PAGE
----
Kongo takes a day trip into the nether regions of the Dutch countryside to chase windmills. These wonderful machines used to cover the landscape across Holland, perched atop dikes, endlessly churning away grinding meal or pumping water. Today there are only a few dozen left but they are wonderfully charming.
Windmills are fascinating machines and the modern day landscape of the Netherlands would not be possible without thousands of windmills in use over the centuries to drain the water. Even today, after the industrial revolution when steam and eventually electrical power gradually replaced wind power, windmills are used as backup power sources to protect the dikes and help control the water levels in northern Holland.
The blades of the windmill can be adjusted to add or remove panels to hang the sails, depending on how hard the wind was blowing. They were also used as communication devices where the tilt of the different colored sails meant different things like announcing celebrations or tragedies.
Windmills in Holland typically have four sails. The advantage to having an even number of sails lies in the fact that if one becomes damaged, the opposite sail can be disabled and the windmill will still function. Otherwise the windmill becomes unstable and an out of balance windmill could cause the interior machinery to become damaged.
Windmills operate by transferring the shaft movement of the windmill axle through a series of gears to operate a grist stone where grain can be ground or in the case of pumping, the gearing mechanism drives a scoop pump or a screw pump. (Think Archimedes).
The modern day has seen a resurgence of wind power through the use of the wind turbines. Most of modern day wind technology comes from Europe and the Dutch countryside is filled with giant wind turbines generating enormous amounts of pollution free electricity. On approach to Schiphol airport in Amsterdam, you can see hundreds of wind turbines mounted in the sea.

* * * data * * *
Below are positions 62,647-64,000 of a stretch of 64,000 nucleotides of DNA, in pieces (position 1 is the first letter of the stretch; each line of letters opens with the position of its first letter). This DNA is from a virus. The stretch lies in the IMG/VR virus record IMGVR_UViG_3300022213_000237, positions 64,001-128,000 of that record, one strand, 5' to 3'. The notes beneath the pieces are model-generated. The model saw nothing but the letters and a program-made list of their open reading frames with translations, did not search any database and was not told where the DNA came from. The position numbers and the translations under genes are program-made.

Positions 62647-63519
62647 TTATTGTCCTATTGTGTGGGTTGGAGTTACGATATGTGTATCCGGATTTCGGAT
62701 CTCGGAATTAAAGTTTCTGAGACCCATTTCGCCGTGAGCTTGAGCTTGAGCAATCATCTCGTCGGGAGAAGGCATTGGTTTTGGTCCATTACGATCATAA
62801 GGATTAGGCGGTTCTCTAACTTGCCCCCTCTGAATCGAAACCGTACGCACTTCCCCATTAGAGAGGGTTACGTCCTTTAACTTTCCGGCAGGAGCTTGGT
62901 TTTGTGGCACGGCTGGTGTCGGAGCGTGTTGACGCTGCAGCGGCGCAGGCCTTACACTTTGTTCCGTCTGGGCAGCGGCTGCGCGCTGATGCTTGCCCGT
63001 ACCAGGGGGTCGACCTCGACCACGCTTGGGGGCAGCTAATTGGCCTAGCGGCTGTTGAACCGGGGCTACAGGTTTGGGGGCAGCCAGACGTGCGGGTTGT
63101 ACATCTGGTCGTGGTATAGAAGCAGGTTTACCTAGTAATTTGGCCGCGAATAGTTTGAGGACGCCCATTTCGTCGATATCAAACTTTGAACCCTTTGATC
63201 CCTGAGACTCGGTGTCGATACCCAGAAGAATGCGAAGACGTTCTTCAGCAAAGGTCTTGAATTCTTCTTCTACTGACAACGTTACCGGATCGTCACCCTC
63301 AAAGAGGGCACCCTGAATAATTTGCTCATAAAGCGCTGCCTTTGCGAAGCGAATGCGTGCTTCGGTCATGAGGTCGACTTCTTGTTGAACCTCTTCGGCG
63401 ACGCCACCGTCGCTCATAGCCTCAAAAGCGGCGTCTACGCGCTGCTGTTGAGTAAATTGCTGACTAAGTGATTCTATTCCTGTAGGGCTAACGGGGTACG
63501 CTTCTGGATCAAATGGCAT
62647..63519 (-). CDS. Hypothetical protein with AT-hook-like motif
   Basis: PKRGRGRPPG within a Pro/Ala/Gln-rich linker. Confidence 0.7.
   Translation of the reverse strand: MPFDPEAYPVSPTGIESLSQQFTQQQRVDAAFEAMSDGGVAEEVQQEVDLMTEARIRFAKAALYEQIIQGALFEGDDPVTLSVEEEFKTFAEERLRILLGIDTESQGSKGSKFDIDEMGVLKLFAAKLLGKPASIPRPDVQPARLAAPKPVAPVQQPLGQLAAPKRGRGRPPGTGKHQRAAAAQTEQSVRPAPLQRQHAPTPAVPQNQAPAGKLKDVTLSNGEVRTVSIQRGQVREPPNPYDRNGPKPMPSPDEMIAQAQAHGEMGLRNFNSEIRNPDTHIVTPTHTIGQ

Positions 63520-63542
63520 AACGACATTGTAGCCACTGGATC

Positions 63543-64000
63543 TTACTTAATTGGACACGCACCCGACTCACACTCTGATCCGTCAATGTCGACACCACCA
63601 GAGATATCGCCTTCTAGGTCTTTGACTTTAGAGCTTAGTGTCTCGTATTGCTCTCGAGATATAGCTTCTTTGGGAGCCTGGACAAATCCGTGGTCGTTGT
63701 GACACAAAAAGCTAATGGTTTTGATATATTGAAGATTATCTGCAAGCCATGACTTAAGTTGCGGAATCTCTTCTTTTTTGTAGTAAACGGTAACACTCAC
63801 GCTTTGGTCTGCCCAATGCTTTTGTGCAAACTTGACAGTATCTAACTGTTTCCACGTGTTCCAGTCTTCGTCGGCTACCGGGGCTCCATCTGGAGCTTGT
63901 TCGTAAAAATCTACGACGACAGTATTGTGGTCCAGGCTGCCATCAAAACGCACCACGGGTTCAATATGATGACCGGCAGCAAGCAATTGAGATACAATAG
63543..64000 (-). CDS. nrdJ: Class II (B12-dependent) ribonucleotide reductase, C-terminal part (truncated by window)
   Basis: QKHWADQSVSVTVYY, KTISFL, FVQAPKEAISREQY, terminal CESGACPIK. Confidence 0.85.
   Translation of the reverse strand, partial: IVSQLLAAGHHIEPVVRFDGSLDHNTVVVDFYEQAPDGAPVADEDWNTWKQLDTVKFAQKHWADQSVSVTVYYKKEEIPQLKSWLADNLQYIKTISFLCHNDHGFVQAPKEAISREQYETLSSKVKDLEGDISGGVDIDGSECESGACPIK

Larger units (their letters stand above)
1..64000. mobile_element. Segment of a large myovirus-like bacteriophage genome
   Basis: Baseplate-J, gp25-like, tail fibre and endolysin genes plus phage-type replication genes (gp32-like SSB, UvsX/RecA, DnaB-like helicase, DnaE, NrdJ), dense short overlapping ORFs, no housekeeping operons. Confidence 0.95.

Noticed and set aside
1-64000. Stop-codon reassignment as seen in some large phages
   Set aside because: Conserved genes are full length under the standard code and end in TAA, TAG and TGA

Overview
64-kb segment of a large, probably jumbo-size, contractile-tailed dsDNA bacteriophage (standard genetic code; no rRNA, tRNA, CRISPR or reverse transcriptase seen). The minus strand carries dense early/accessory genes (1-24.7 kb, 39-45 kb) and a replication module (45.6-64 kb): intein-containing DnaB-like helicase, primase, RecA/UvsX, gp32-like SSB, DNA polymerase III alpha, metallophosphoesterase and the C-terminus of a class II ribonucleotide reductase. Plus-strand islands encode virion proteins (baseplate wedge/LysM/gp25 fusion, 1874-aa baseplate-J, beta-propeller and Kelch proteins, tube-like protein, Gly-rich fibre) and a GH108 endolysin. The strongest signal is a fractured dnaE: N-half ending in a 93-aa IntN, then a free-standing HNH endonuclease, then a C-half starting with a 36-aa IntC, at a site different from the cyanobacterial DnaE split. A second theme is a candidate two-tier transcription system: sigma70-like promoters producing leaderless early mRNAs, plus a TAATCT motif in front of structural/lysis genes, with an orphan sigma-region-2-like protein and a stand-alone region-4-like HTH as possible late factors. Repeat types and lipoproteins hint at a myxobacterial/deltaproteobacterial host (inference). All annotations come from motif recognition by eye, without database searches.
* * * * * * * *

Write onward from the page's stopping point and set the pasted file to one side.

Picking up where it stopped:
While in the countryside Kongo also had time to visit a wooden shoe factory at Zaandam.
Clogs have been around in the Netherlands for more than a thousand years and they are particularly well suited for outdoor work in the boggy soil. There were clogs for winter and summer and various specialty trades. In the winter clogs were fitted with cleats to provide better grip on the ice. Some clogs even had blades attached to them and were probably the first ice skates.
Clogs are made on a lathe using a pattern that cuts the shape similar to the process in making a key. After the shape is made and the interior of the shoe drilled out, the shoes are painted and preserved. Back when everyone in the Netherlands wore this footwear you could tell where someone was from by looking at their feet. Every region had its own distinctive clog style.
Mrs. Kongo is what some might call shoe obsessive. Like other women with this affliction, she cannot help herself in a shoe store and Kongo had to almost physically restrain her from buying a whole shelf of pretty clogs “for the kids.” Kongo had to insist that they were NOT going to buy another new trip case. (That’s a suitcase you don’t really need but must have to lug all the stuff you buy on trips to places like clog factories and get them home.) Mrs. Kongo is really into shoes. Literally. You can see this from the photo below!
Travel safe. Have fun.